silencepaper - 1 Only You Can Silence Yourself Upon first...

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Only You Can Silence Yourself Upon first glance of this advertisement for Declareyourself.com the observer could feel an array of emotions, from scared to disgust. The obvious first thing the audience notices is the picture, an African-American woman with a metal rod through her lips, with tears rolling down her cheeks. Lachapelle uses a mixture of contrast, color, arrangement, emotion, pity and text to persuade the audience to take action by visiting Declareyourself.com and voting in the upcoming election. This advertisement was published in Seventeen Magazine, a magazine known to persuade teenage girls to better themselves while getting the most out of their teenage years. This particular magazine where this ad was published hit the shelves in October of 2008, a month before what some people say was the biggest election in the United States history. On November fourth of 2008 more people showed up to the polls than ever before and it is ads like this that helped make that possible. Lachapelle very cleverly uses color contrast in this ad, despite its dark appearance. By giving the background a greenish tone while making the 1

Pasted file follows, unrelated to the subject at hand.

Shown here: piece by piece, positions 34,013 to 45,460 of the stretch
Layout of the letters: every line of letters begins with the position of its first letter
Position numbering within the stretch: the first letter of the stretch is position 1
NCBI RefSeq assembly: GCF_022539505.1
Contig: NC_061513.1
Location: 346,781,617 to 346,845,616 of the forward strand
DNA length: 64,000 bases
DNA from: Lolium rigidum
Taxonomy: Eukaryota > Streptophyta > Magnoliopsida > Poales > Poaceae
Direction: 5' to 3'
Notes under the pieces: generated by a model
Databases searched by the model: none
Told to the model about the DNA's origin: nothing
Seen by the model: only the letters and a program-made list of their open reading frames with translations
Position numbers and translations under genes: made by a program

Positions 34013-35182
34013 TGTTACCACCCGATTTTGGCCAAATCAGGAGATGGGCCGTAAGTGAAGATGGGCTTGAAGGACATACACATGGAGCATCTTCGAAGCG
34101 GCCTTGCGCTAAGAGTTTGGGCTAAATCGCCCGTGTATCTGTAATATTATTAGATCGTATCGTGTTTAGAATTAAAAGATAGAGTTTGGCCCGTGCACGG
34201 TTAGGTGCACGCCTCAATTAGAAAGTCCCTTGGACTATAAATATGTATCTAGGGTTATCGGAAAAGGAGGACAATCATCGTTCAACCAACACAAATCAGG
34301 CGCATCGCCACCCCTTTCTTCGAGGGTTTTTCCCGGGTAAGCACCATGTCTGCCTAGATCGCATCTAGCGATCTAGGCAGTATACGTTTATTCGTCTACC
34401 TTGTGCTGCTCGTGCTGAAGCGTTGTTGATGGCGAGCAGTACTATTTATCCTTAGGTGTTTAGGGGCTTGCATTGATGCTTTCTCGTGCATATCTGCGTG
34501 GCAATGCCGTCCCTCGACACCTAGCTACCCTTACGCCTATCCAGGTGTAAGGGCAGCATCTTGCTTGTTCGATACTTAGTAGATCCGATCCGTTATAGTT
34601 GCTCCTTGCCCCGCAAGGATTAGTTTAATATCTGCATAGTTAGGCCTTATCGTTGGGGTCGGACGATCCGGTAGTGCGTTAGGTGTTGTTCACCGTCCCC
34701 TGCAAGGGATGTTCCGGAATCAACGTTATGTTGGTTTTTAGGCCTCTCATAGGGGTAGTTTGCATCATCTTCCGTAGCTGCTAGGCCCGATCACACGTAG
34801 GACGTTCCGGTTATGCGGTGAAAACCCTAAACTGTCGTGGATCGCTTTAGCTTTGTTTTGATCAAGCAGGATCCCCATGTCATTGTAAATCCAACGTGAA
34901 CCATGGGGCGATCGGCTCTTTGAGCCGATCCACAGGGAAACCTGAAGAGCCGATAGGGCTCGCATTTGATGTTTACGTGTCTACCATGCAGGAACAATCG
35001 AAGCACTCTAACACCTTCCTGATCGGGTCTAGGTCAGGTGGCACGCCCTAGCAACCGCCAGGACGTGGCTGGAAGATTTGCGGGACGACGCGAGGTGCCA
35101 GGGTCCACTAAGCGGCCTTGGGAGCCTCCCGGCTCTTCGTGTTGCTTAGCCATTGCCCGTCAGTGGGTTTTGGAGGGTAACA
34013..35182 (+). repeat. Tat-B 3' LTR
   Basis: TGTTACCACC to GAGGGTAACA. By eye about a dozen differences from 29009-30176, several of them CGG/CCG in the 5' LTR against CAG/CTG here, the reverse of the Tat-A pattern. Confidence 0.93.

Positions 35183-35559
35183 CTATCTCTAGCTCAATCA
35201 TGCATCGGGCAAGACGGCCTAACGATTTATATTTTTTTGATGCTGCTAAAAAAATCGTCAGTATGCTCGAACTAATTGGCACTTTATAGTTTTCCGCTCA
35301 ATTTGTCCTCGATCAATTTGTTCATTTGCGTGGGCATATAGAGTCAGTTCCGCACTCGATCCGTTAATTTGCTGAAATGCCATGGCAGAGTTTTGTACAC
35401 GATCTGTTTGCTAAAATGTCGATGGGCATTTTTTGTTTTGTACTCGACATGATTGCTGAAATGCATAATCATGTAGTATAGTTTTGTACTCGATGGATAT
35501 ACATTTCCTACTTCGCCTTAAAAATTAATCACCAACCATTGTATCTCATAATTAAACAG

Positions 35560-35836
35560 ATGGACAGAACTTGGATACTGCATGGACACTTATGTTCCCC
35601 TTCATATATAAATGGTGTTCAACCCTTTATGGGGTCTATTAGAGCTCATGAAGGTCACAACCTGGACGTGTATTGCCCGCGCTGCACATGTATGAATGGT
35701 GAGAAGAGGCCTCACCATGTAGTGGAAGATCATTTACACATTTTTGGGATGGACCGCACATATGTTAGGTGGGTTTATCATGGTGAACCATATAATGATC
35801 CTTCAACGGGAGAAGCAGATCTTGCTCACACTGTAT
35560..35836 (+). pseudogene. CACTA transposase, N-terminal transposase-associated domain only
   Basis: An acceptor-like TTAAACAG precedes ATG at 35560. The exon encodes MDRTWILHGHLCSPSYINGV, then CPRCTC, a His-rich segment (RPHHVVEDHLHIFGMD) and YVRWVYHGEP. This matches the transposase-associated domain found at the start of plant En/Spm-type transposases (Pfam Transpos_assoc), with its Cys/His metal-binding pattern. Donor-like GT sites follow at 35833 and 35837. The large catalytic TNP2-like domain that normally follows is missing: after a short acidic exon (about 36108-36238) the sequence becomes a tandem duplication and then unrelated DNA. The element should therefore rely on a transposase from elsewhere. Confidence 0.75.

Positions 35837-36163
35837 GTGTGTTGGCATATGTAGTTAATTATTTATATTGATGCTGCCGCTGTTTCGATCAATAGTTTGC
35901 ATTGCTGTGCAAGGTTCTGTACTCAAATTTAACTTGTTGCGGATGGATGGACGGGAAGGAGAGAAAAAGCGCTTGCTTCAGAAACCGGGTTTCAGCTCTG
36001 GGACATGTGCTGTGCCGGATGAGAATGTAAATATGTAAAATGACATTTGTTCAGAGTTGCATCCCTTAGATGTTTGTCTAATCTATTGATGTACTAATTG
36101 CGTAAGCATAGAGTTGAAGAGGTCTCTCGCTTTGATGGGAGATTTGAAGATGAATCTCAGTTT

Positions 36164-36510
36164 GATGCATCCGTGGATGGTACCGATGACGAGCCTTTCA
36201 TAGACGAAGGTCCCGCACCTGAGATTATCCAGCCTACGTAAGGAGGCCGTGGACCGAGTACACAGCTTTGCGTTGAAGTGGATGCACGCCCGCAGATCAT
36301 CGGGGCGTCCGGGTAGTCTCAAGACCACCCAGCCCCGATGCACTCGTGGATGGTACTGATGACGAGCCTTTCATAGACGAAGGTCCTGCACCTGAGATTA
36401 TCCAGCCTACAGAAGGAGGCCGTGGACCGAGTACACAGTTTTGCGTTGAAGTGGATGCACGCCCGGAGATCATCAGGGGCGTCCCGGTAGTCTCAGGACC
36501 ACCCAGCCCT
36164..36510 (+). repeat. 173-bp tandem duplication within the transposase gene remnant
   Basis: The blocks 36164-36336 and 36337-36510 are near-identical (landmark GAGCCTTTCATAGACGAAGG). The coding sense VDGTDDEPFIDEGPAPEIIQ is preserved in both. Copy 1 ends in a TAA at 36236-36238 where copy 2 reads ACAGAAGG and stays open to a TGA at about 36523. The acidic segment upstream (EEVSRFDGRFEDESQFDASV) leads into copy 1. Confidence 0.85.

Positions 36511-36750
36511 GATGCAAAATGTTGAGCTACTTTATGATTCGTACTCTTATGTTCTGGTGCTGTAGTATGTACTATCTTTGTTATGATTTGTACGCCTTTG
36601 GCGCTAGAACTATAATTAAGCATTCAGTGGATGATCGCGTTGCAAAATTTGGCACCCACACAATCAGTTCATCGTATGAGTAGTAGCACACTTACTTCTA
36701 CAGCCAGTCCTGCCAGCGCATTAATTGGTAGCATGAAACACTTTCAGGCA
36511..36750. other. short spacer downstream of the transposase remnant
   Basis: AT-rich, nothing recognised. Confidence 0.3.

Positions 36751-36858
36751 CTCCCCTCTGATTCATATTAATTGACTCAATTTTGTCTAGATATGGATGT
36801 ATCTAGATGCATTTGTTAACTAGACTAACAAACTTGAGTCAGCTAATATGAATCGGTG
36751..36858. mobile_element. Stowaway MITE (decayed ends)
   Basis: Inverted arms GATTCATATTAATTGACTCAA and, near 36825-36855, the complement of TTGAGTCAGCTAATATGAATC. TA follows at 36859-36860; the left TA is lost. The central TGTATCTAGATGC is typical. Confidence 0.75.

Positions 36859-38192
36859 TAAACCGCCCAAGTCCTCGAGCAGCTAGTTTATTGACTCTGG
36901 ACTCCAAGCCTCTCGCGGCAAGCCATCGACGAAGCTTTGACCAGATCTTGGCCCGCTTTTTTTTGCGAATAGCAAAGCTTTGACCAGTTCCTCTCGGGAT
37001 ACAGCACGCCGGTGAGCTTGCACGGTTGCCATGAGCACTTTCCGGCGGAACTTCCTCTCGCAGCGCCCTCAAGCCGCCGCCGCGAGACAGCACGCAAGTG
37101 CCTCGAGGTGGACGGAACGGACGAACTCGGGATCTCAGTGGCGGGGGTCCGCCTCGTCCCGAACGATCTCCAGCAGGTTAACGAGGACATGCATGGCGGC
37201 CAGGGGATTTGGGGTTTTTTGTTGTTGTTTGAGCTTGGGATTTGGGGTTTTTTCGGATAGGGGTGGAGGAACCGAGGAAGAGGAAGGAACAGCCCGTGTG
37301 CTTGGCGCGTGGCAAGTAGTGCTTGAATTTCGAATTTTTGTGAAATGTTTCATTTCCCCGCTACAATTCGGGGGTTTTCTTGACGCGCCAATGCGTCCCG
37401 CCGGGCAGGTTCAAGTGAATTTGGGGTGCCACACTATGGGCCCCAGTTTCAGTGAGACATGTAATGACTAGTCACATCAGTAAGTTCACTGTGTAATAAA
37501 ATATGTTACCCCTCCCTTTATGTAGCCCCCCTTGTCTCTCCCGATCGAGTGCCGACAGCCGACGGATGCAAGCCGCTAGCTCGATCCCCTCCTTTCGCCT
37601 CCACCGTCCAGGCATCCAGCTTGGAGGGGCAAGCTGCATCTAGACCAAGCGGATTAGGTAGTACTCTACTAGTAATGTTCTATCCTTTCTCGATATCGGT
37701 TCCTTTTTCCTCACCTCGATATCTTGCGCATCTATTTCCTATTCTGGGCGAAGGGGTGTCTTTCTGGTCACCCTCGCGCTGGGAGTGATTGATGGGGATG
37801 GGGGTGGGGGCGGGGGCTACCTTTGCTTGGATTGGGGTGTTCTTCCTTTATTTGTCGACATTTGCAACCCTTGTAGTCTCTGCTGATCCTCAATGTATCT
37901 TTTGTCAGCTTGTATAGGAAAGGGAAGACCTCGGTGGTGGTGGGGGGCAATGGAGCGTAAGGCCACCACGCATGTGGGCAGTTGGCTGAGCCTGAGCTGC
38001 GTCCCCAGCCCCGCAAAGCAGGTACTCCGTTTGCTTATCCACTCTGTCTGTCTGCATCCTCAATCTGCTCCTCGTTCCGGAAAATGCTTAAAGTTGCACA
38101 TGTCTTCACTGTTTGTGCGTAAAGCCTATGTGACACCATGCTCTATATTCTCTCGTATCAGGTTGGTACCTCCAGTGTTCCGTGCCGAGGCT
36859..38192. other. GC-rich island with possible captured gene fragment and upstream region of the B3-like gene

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subject of the photograph have a dark orange tone the creator plays off of complementary color contrast to make the subject stand out more. Had he chosen a Caucasian subject for this photograph there would not have been as large of a color difference thus making the photograph less powerful and emotional. The blue and red text located in the upper right hand corner also provide a large color contrast to the subjects almost black hair that it is placed over. This text is the only blue and red text on the page, which therefore draws the eye. The symbolic use of red makes the word appear in the corner of your eye regardless of where the audience is looking on the page. The white text at the top of the page with the light green background doesn’t make a large color contrast at all however it brings the eye closes to read the text making it more a more symbolic text.
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